I want to thank you guys for allowing this opportunity. And our firefighters can never -- our first responders can never un-see what they say yesterday. So we will work with them to make sure they get the resources they need to get through this as part of the community.

Thank you.

UNIDENTIFIED REPORTER: Can you tell us about the victim you encountered?



[14:35:18] BROOKE BALDWIN, CNN HOST: We are going to come out of that. And exactly the point we were just making, none of these first responders, firefighters, police officers, no matter how many years they have under their belts -- I have talked to them through my years in journalism. Nothing will prepare them.

I want to bring in someone really special, Lissette Rozenblatt, who I was on the phone with this time yesterday.

I just gave you a huge hug because I know the nation was hanging on your every word, as was I --


BALDWIN: -- about your daughter.


BALDWIN: How are you? How is she?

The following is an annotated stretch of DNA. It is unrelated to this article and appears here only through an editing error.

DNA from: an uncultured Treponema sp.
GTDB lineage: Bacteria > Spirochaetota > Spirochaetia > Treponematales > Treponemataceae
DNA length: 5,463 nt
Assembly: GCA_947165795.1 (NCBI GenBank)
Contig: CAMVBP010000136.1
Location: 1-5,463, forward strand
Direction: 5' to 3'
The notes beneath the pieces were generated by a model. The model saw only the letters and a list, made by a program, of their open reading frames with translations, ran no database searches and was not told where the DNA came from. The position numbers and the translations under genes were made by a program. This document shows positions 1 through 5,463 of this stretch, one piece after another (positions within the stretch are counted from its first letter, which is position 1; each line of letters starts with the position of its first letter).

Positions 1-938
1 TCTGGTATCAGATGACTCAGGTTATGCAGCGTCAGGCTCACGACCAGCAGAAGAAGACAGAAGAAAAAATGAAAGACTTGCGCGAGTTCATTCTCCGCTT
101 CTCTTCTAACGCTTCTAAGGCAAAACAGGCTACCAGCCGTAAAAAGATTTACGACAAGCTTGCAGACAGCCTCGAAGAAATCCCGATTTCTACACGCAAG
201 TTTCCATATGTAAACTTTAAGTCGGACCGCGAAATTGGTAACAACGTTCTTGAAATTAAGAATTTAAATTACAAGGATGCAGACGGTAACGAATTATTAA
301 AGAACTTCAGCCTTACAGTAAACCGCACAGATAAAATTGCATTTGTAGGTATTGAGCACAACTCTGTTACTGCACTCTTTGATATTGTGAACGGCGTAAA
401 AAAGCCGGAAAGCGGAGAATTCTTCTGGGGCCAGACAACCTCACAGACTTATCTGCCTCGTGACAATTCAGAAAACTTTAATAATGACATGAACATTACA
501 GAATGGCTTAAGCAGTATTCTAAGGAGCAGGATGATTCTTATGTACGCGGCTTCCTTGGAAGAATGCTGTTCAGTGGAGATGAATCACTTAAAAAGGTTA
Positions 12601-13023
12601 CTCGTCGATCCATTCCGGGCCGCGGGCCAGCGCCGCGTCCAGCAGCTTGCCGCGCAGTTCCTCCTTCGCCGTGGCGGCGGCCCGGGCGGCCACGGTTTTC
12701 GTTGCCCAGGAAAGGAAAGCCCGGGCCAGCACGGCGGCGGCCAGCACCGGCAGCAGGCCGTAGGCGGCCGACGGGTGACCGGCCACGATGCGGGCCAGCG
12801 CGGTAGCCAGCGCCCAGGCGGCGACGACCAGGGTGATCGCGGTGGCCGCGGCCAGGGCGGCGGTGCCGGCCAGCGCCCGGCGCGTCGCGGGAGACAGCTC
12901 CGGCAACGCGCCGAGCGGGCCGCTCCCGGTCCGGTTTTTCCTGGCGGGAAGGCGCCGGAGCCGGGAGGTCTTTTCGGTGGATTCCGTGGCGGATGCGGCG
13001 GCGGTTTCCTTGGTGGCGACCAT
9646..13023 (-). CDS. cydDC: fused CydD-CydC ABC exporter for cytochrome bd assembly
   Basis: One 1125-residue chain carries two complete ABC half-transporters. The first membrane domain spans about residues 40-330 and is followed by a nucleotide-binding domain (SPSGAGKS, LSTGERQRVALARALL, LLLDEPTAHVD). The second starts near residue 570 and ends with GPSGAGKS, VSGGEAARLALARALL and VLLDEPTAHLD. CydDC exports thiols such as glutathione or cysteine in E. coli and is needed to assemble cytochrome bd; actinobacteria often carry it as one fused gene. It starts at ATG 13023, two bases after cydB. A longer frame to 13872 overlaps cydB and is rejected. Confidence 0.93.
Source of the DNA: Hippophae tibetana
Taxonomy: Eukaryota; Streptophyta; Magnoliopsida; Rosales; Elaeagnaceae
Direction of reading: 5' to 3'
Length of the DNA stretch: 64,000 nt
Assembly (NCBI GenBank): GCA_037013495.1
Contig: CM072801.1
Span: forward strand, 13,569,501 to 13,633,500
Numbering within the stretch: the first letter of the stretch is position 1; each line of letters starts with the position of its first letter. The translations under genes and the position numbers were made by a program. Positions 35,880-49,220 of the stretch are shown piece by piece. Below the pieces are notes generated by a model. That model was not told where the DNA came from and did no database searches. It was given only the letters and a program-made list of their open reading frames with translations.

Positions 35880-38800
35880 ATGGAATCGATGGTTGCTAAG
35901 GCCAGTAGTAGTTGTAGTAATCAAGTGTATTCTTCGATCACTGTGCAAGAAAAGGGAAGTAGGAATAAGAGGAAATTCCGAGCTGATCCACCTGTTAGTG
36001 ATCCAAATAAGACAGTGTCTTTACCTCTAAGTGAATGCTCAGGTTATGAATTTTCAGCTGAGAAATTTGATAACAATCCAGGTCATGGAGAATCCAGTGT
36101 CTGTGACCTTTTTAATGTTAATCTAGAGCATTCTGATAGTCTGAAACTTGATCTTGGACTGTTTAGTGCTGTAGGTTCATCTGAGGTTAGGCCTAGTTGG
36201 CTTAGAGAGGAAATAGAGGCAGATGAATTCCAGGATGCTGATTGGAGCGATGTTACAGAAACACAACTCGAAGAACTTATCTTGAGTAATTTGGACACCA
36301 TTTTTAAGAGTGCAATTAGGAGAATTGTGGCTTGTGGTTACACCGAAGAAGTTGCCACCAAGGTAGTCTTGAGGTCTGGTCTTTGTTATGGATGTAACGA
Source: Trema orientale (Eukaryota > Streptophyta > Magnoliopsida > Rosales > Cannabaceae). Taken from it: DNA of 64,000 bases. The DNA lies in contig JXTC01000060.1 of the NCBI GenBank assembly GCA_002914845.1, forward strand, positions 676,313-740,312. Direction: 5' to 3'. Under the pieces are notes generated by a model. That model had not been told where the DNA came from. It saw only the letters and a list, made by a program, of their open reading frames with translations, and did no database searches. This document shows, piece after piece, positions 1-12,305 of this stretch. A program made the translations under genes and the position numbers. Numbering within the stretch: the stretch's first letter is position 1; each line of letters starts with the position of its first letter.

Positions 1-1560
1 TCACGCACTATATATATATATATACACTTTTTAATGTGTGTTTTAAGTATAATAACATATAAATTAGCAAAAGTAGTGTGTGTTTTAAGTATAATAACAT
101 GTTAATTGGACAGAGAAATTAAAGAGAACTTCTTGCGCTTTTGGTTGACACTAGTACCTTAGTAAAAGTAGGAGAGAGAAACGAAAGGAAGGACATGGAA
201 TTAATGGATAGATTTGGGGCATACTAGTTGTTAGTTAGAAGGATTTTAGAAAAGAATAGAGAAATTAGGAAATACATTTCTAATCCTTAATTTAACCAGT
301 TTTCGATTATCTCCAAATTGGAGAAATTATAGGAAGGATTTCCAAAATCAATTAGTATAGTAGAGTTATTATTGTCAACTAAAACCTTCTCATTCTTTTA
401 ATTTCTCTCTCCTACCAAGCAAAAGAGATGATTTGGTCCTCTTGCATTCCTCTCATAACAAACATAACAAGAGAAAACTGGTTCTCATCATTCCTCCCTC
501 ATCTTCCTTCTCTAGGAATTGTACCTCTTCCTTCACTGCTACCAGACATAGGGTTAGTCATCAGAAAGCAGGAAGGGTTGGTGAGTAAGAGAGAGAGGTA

ROZENBLATT: Thankfully, we're fine. We were blessed. She came home. I have never been so happy to see her. It was a horrifying -- I think when I was on the last interview at that point, I didn't know where she was. It was 20, 30 minutes that I had lost contact with her. Her last text at about 2:48, at exactly 2:48 she told me that she was terrified, that she was hiding and that to please call 911. She told me that there was somebody hurt. She kept hearing somebody crying out. She said it was a Spanish-speaking student and she heard them crying and praying. So she knew someone had gotten shot on her floor. It's terrifying. You never think this is going to happen in your town, in a good school.

BALDWIN: Number-one most-safe city in all of Florida.